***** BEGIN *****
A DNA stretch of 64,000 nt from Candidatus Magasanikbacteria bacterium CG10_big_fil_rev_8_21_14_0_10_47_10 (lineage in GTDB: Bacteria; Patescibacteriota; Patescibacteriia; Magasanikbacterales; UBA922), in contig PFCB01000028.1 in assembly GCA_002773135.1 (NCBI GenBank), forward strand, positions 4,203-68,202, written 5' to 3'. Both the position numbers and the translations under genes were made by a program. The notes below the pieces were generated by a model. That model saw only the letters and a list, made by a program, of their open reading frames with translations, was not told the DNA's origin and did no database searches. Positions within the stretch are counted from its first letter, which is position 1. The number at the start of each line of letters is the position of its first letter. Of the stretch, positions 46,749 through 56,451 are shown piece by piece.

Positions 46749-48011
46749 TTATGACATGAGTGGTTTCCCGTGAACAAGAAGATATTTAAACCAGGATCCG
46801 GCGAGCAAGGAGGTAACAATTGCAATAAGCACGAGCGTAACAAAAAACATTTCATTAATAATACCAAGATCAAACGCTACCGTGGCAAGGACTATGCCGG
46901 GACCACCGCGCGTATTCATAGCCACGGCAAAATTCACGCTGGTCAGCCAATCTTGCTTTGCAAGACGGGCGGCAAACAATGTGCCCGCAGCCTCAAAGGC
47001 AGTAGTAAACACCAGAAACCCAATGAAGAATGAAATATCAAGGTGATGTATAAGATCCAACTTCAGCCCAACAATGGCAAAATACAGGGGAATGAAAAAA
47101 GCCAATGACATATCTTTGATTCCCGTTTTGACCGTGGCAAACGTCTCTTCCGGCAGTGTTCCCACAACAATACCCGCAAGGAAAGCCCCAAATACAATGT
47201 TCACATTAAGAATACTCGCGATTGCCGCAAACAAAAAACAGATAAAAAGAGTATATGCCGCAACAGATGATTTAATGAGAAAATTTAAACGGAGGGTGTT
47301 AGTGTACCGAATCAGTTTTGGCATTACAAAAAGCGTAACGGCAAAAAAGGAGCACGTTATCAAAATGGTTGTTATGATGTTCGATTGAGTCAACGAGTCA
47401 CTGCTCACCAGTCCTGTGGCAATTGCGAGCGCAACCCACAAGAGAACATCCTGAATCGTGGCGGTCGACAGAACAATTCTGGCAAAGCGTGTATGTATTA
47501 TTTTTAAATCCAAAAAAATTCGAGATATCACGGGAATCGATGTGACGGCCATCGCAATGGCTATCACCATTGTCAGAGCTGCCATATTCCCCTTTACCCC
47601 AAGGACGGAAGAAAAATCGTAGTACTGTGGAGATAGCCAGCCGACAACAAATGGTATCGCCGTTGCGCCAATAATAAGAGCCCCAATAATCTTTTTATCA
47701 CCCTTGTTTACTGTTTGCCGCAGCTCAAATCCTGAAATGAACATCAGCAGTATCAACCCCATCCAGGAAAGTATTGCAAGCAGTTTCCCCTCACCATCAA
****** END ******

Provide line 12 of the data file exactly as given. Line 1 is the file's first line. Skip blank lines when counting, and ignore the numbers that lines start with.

47601 AAGGACGGAAGAAAAATCGTAGTACTGTGGAGATAGCCAGCCGACAACAAATGGTATCGCCGTTGCGCCAATAATAAGAGCCCCAATAATCTTTTTATCA